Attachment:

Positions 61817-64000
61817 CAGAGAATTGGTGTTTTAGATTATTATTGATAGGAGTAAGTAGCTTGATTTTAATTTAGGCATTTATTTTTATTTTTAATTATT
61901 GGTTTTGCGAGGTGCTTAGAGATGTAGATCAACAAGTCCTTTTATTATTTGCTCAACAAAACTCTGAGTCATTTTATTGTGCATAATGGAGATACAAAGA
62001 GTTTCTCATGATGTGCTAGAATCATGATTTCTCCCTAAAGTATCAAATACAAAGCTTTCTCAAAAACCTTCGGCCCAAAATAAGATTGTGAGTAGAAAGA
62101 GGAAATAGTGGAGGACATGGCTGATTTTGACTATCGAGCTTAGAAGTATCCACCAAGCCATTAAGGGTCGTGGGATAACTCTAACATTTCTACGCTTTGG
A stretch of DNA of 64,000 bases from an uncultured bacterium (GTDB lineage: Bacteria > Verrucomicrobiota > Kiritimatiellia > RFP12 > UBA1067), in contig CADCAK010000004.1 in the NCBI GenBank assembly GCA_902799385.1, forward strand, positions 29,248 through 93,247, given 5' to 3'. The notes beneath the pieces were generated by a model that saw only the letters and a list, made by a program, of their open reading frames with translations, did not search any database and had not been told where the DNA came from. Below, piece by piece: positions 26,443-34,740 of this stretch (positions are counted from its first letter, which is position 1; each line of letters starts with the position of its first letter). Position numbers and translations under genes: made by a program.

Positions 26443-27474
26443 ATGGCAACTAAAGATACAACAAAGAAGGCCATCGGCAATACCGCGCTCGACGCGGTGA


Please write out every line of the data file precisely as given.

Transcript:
Positions 61817-64000
61817 CAGAGAATTGGTGTTTTAGATTATTATTGATAGGAGTAAGTAGCTTGATTTTAATTTAGGCATTTATTTTTATTTTTAATTATT
61901 GGTTTTGCGAGGTGCTTAGAGATGTAGATCAACAAGTCCTTTTATTATTTGCTCAACAAAACTCTGAGTCATTTTATTGTGCATAATGGAGATACAAAGA
62001 GTTTCTCATGATGTGCTAGAATCATGATTTCTCCCTAAAGTATCAAATACAAAGCTTTCTCAAAAACCTTCGGCCCAAAATAAGATTGTGAGTAGAAAGA
62101 GGAAATAGTGGAGGACATGGCTGATTTTGACTATCGAGCTTAGAAGTATCCACCAAGCCATTAAGGGTCGTGGGATAACTCTAACATTTCTACGCTTTGG
A stretch of DNA of 64,000 bases from an uncultured bacterium (GTDB lineage: Bacteria > Verrucomicrobiota > Kiritimatiellia > RFP12 > UBA1067), in contig CADCAK010000004.1 in the NCBI GenBank assembly GCA_902799385.1, forward strand, positions 29,248 through 93,247, given 5' to 3'. The notes beneath the pieces were generated by a model that saw only the letters and a list, made by a program, of their open reading frames with translations, did not search any database and had not been told where the DNA came from. Below, piece by piece: positions 26,443-34,740 of this stretch (positions are counted from its first letter, which is position 1; each line of letters starts with the position of its first letter). Position numbers and translations under genes: made by a program.

Positions 26443-27474
26443 ATGGCAACTAAAGATACAACAAAGAAGGCCATCGGCAATACCGCGCTCGACGCGGTGA